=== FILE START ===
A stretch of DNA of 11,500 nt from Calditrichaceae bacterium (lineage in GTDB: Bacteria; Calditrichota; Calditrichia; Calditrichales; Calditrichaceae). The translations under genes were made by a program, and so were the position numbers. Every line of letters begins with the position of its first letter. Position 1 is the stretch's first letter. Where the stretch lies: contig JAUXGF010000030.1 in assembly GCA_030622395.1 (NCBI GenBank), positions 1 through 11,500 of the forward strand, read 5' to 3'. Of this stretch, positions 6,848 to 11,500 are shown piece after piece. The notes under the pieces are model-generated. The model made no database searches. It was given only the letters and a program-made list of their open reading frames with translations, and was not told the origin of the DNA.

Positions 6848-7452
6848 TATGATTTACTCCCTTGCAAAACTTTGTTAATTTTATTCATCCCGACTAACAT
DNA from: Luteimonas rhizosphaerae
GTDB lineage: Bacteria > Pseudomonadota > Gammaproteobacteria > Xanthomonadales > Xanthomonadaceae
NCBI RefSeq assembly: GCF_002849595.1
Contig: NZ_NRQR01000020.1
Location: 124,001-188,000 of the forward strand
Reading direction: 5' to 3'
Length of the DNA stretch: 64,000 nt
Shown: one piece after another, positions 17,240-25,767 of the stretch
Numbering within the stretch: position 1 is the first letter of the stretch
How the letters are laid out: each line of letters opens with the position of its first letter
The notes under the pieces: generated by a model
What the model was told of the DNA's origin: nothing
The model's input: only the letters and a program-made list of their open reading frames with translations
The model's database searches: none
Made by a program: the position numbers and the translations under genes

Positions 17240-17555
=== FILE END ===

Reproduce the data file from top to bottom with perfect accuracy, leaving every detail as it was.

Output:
A stretch of DNA of 11,500 nt from Calditrichaceae bacterium (lineage in GTDB: Bacteria; Calditrichota; Calditrichia; Calditrichales; Calditrichaceae). The translations under genes were made by a program, and so were the position numbers. Every line of letters begins with the position of its first letter. Position 1 is the stretch's first letter. Where the stretch lies: contig JAUXGF010000030.1 in assembly GCA_030622395.1 (NCBI GenBank), positions 1 through 11,500 of the forward strand, read 5' to 3'. Of this stretch, positions 6,848 to 11,500 are shown piece after piece. The notes under the pieces are model-generated. The model made no database searches. It was given only the letters and a program-made list of their open reading frames with translations, and was not told the origin of the DNA.

Positions 6848-7452
6848 TATGATTTACTCCCTTGCAAAACTTTGTTAATTTTATTCATCCCGACTAACAT
DNA from: Luteimonas rhizosphaerae
GTDB lineage: Bacteria > Pseudomonadota > Gammaproteobacteria > Xanthomonadales > Xanthomonadaceae
NCBI RefSeq assembly: GCF_002849595.1
Contig: NZ_NRQR01000020.1
Location: 124,001-188,000 of the forward strand
Reading direction: 5' to 3'
Length of the DNA stretch: 64,000 nt
Shown: one piece after another, positions 17,240-25,767 of the stretch
Numbering within the stretch: position 1 is the first letter of the stretch
How the letters are laid out: each line of letters opens with the position of its first letter
The notes under the pieces: generated by a model
What the model was told of the DNA's origin: nothing
The model's input: only the letters and a program-made list of their open reading frames with translations
The model's database searches: none
Made by a program: the position numbers and the translations under genes

Positions 17240-17555